Press enter after choosing selection

Oil & Economic Crisis

Oil & Economic Crisis image
Parent Issue
OCR Text

Oil & Economic Crisis

The energy shortage may be a capitalist fabrication, but the economic crisis it is causing is real, and a lot of the reason has to do with the prices being charged by the oil cartel.

Petroleum prices are as much as 400% higher than a year ago. Not only industrial countries like the United States, Britain and Italy, but also Third World countries like India and Bangladesh are plunging their balance of payments deeply into the red to buy oil.

According to projections, the Middle East oil-exporting countries are piling up foreign currency reserves at the rate of $100 billion a year, an accumulation which, it is widely being predicted, will bleed importing economies white, unsettle the monetary system and collapse governments.

Secretary of State Henry Kissinger has recently spoken of oil as "the main reason for a possible collapse" of the present governments in Western Europe, making them "ripe for Communist domination." At the Energy Conference in Detroit President Ford talked of the "dangers of confrontation" over the oil issue.

Both statements were interpreted as references to possible U.S. military intervention in the Middle East, but response from allies was cool and from heads of oil states swift and angry.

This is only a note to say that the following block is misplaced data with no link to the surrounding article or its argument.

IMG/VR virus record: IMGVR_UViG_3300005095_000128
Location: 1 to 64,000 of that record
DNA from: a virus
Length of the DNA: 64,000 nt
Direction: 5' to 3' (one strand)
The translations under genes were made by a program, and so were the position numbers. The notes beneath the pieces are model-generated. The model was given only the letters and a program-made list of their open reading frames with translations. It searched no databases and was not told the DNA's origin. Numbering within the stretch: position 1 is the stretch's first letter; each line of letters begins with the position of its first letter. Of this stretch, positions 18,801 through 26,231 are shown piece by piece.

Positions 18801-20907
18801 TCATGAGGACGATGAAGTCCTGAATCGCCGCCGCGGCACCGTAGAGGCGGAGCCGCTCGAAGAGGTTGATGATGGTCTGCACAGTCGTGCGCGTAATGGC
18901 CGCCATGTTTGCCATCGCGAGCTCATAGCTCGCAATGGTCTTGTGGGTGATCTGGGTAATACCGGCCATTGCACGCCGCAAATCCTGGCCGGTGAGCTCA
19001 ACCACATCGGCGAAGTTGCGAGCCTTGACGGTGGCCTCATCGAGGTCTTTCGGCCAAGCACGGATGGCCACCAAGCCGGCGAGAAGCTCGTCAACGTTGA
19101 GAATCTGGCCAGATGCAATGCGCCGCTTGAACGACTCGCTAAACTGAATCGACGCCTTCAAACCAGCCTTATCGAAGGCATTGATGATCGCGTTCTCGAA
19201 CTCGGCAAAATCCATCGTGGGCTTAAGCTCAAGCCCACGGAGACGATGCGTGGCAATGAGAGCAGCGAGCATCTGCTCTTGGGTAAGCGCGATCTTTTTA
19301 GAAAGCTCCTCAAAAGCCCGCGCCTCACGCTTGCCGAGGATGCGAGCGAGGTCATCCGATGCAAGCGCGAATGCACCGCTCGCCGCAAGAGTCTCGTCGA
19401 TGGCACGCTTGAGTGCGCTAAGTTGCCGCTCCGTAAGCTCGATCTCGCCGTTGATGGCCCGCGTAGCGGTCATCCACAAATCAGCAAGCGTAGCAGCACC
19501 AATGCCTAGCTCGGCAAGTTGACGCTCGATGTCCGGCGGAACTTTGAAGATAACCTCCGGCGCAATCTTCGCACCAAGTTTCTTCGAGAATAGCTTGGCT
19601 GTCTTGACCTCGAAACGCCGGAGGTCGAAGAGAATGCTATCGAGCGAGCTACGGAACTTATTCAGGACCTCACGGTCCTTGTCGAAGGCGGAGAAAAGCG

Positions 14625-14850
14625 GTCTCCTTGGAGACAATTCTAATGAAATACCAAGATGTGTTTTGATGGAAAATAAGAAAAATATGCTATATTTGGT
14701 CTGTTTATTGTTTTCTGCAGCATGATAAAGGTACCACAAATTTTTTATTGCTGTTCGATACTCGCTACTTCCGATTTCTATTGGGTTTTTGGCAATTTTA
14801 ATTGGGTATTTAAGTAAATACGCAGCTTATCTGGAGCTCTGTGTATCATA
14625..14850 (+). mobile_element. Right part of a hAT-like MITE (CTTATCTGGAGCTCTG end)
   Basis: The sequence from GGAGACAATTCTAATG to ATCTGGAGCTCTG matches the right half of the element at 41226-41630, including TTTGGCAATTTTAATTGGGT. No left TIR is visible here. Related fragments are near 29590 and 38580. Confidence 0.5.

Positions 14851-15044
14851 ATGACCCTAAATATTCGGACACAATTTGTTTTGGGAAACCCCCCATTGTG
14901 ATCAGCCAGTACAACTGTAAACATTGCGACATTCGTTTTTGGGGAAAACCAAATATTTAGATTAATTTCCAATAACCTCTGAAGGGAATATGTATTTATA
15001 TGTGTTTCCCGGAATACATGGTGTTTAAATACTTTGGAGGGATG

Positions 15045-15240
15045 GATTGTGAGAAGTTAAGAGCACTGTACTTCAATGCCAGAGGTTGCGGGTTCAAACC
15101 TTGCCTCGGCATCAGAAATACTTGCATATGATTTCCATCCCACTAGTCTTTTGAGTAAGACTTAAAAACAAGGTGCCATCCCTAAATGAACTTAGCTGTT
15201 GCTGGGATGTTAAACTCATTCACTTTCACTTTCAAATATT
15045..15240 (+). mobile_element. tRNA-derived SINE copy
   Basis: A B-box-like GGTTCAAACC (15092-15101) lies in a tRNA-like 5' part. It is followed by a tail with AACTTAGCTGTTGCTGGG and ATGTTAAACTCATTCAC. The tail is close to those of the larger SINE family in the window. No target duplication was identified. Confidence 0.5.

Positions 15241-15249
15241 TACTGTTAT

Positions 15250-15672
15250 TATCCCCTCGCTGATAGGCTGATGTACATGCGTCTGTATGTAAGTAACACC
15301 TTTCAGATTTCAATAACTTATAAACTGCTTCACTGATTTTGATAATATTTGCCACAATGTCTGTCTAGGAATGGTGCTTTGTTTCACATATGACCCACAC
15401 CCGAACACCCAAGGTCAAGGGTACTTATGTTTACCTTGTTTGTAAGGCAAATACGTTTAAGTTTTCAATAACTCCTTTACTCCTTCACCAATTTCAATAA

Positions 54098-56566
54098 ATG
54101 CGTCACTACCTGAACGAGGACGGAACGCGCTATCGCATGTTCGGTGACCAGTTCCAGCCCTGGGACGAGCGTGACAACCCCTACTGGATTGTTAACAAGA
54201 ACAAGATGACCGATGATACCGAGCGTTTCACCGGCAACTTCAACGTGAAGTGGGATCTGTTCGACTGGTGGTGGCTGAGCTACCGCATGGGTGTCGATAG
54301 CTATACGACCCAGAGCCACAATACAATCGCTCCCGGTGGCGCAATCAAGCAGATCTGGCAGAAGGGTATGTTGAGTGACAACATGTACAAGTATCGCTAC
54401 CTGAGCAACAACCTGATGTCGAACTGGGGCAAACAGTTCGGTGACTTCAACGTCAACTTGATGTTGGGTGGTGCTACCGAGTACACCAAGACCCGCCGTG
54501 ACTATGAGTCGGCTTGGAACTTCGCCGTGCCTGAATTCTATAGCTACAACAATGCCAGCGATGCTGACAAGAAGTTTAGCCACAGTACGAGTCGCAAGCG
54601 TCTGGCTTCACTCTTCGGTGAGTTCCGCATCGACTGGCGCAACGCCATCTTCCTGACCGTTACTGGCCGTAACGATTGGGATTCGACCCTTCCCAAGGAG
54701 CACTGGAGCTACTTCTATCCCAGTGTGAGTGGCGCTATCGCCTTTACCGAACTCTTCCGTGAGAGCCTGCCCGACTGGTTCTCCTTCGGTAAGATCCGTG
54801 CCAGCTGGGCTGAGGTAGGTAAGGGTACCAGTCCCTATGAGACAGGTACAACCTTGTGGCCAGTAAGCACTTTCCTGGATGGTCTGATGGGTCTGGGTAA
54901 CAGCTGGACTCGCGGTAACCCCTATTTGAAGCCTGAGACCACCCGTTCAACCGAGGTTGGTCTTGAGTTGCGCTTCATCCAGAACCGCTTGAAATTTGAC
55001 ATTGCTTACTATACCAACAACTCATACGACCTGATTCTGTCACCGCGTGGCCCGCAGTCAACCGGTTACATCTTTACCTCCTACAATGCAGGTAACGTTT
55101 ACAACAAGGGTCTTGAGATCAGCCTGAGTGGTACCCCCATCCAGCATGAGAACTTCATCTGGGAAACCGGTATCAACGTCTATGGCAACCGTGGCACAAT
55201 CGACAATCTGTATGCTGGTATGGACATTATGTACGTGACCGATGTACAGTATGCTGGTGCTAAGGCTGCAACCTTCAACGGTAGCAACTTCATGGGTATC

"No one can shake a finger at us," retorted the Shah of Iran, "because we will shake a finger right back." One of the reasons the Shah can shake his finger is, of course, the armaments which the U.S. and Russia have been pouring into the area for years, making it considerably riskier to wield the big stick.

At the United Nations last week Chinese Deputy Foreign Minister Chiao Kuanhua called the oil cartel's price hike a "historic pioneering action" in the struggle against "imperialist plunder and exploitation."

"To fly into a rage is futile," Chiao said of Ford's and Kissinger's statements, "to bluff is also futile."

"The profound signifïcance of the oil battle," Chiao added "lies in the fact that the developing countries have united themselves and independently exercised control over their national resources and fought against plunder, exploitation and the shifting of abuses onto them."

While Chiao admitted that some developing countries would suffer temporary hardships, he said this should not negate the "historic significance" of the oil producer's actions.

In private meetings with European finance ministers, Kissinger has since suggested that oil consumption be cut as much as 15% to force down prices and break apart the oil cartel. In the United States this would mean gas rationing, with an impact about as severe as ocurred during the gasoline shortage last winter.

Besides sending balance of payments deficits to near soundless depths, the oil crisis is also aggravating in complicated ways the inflation rampant in capitalist economies. Even capitalist economists are no longer very convinced of the soundness of their explanations and prescriptions for inflation, deepening suspicion that inflation's cause is in the very nature of the system itself.

--David Stoll